I thoughts I would remind people about the warning signs of Feline Hyperthyroidism as it is so important to have it diagnosed early.
- Weight loss
- Usually a good or increased appetite (polyphagia)
- Increased thirst (polydipsia)
- Increased activity, restlessness or irritability
- An increased heart rate (tachycardia)
- A poor and unkempt hair coat
In an effort to prevent other felines from getting hyperthyroidism I want to bring this important research to your attention. Feline Hyperthyroidism and Cat Food: Exploring a Possible Connection
Researchers at the University of Georgia are examining whether cat food ingredients play a role in disease development. In a study funded by the Morris Animal Foundation, researchers treated feline thyroid cell cultures with various cat food ingredients to determine whether these ingredients stimulate normal thyroid cells. From the foundation website:
Researchers learned that flavonoids—plant proteins found in commercially available cat food—activate cultured feline thyroid cells as effectively as a cat’s normal thyroid-stimulating hormone. This suggests that flavonoids may interfere with normal thyroid function and be a contributing factor in the development of feline hyperthyroidism. Researchers have to confirm these results by repeating the necessary experiments. Final analysis and results are expected by summer 2013.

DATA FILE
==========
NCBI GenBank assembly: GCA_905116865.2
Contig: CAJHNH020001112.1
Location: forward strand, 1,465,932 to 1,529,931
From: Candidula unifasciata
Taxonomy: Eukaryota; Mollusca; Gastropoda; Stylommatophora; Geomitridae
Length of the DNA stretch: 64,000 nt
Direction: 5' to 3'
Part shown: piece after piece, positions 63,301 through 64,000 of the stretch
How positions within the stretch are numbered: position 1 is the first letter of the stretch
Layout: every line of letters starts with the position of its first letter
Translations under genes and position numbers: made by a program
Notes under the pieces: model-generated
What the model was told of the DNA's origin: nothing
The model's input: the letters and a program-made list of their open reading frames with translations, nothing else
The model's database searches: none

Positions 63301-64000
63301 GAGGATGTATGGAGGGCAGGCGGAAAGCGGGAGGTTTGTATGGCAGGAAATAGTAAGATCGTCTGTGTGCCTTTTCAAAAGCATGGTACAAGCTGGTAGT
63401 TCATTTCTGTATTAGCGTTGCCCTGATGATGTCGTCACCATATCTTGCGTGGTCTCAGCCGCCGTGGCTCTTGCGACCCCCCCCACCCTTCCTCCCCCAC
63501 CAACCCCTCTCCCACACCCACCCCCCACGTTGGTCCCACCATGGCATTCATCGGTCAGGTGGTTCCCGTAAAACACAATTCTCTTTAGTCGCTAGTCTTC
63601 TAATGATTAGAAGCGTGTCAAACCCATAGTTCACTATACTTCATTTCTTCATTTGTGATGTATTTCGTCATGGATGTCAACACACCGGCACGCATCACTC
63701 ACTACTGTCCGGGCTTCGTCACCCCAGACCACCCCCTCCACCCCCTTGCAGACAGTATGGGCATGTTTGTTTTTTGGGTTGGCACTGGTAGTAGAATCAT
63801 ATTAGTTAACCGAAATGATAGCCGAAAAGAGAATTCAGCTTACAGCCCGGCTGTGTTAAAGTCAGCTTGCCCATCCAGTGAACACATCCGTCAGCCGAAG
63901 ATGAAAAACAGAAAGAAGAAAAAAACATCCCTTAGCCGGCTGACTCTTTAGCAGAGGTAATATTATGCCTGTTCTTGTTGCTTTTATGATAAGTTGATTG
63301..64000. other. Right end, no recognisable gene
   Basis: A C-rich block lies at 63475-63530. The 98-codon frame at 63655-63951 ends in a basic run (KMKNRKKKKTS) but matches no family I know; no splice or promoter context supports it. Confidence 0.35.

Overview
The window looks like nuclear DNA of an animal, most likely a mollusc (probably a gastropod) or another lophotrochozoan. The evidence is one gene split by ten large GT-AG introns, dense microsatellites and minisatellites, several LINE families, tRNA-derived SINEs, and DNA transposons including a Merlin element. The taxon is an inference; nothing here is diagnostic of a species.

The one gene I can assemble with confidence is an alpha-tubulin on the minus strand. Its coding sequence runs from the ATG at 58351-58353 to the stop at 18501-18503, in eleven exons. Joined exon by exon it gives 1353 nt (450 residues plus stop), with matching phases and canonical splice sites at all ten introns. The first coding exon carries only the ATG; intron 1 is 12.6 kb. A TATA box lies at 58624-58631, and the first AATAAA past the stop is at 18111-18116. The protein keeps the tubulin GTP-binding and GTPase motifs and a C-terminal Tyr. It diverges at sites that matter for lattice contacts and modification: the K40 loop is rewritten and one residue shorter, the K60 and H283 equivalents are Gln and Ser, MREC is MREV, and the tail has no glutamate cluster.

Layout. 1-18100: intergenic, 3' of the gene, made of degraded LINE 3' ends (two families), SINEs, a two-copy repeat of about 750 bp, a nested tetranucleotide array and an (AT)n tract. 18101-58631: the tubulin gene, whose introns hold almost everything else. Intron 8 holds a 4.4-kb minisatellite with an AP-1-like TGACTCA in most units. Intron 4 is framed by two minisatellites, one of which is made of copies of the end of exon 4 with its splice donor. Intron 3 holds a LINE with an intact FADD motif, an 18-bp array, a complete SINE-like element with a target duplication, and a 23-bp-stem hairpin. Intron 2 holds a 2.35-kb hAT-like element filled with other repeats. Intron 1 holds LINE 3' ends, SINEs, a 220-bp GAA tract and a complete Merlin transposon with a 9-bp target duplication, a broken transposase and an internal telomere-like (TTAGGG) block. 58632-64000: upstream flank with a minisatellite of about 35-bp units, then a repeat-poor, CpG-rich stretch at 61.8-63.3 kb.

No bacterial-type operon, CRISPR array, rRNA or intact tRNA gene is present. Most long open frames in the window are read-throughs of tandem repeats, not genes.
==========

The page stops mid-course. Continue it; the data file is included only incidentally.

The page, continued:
If the researchers identify nutritional causes of hyperthyroidism, it is hoped that these compounds can be reduced or avoided in cat food, thus reducing the incidence of disease and improving the lives of cats.
One of the culprits is soy, felines do not have the necessary enzymes to digest soy properly so while soy may be good for humans it is not good for cats.
A much smaller 2000 EPA study of 100 cats with hyperthyroidism and 163 control cats identified a chemical called bisphenol-A (BPA) which is used to coat the inside of cat food cans, as a possible culprit. Interestingly, cats in the study that preferred fish or liver and giblets flavors of canned cat food had an increased risk.Another chemical that may play a role in the increase in hyperthyroidism may be polybrominated diphenyl ethers (PBDEs). PBDEs are flame retardants used in building materials, furniture, carpeting, and textiles. Intestingly, PBDEs are also found in particularly high concentrations in fish that are high up the food chain, such as tuna and mackerel, two fish proteins widely used in fish flavored cat food.
So the things to avoid seem to be food with plant proteins like soy, canned food especially fish, liver and giblet flavors and fish due to it's high concentration of PBDEs. We don't recommend avoiding canned food altogether, but trying to find cans that are not coated with BPA and avoiding the flavors that increased the risk.
Hyperthyroidism is also caused by Adenomas (benign tumors) and Adenocarcinomas (malignant tumors) you can read more about that @ Causes of Hyperthyroidism in Cats.
I hope you found this post informative and that I wasn't too boring or long winded. ~Socks, reporting for ATCAD